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Federal immigration officials confirmed Wednesday that 18 Utah gang members were among the more than 1,200 suspects rounded up as part of Homeland Security's six-week, nationwide Project Wildfire.

The crackdown netted members and associates of 239 different gangs that ranged from those connected to Mexican drug gangs like the Sureños and Norteños, to the Crips or Bloods street gangs, the Tiny Oriental Posse and the white supremacist Soldiers of Aryan Culture prison gang, said Immigration and Customs Enforcement Director Sarah R. Saldaña.

In Utah, ICE agents enlisted the aid of the U.S. Marshals, Unified Police Department and police from Taylorsville, Cottonwood Heights and Washington County, as well as the Utah Department of Corrections

"Criminal gangs inflict violence and fear upon our communities, and without the attention of law enforcement, these groups can spread like a cancer," Saldaña stated. "That's why ICE works with law enforcement partners around the country to stamp out gang activity wherever it takes place."

Project Wildfire began on Feb. 23 and ran through March 31, stretching from coast to coast. In all, 215 federal, state and local law enforcement agencies were involved in the crackdown, the domestic part of Homeland Security's global Operation Community Shield initiative.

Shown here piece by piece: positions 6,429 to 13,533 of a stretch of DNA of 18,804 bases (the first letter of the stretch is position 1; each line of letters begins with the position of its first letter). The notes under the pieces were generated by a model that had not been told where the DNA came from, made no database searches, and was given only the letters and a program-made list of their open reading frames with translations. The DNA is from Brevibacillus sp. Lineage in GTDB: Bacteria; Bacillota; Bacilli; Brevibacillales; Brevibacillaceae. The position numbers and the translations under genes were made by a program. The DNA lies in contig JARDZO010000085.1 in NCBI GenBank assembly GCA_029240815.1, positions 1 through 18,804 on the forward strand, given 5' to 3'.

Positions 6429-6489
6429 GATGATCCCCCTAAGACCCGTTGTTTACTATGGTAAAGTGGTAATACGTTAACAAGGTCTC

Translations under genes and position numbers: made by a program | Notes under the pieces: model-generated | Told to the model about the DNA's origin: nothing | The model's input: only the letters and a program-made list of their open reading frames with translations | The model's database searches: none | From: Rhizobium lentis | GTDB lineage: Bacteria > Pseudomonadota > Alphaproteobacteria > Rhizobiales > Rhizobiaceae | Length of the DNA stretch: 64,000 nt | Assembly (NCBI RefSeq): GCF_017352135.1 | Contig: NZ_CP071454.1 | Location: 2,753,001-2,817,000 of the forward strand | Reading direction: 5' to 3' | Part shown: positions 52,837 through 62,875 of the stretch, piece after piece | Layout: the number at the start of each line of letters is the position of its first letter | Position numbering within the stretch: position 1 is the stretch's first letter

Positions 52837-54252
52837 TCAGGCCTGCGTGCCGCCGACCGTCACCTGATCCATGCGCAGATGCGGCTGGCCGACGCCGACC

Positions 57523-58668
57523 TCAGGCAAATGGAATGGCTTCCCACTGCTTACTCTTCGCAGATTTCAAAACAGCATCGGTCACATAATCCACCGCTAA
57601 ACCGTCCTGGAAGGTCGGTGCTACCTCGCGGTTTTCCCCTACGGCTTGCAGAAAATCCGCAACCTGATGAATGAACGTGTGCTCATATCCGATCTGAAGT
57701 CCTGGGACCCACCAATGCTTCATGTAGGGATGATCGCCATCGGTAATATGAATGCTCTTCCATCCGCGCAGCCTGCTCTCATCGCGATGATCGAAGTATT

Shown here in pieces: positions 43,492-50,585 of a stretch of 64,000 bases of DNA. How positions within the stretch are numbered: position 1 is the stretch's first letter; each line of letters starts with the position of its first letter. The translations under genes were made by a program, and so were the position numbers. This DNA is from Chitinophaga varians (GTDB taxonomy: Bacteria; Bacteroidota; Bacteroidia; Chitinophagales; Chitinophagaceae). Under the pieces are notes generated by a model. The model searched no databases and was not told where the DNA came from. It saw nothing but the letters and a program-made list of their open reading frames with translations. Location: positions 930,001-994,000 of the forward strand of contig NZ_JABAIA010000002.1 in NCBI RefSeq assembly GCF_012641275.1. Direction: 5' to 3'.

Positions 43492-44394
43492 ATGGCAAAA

While most of suspects arrested were U.S. citizens, 199 foreign nationals were among those taken off the streets. In addition to South and Central America, those foreign nationals also came from countries in Asia, Africa, Europe and the Caribbean.

ICE said 976 arrestees were identified as members of prison, street or motorcycle gangs. About 650 of those had violent criminal pasts — 19 of them sought on active warrants for murder and 15 for rape or sexual assaults.

Another 231 were nabbed on various federal and state criminal or immigration violations.

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